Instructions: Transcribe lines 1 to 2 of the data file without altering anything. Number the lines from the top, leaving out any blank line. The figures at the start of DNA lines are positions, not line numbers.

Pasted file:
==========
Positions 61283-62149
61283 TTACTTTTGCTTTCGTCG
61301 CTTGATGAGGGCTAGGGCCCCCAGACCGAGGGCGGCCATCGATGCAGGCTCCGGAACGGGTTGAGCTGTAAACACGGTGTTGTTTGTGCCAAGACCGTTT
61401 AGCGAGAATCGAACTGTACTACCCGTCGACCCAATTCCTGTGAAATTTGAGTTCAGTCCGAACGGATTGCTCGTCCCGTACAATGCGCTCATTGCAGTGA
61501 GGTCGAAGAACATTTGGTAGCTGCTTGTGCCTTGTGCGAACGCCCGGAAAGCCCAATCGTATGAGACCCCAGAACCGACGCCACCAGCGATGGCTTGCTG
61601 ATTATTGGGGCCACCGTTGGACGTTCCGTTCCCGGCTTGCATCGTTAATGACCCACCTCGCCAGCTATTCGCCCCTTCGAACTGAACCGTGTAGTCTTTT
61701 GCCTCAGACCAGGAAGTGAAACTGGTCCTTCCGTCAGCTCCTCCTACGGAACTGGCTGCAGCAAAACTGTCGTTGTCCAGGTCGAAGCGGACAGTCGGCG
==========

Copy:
Positions 61283-62149
61283 TTACTTTTGCTTTCGTCG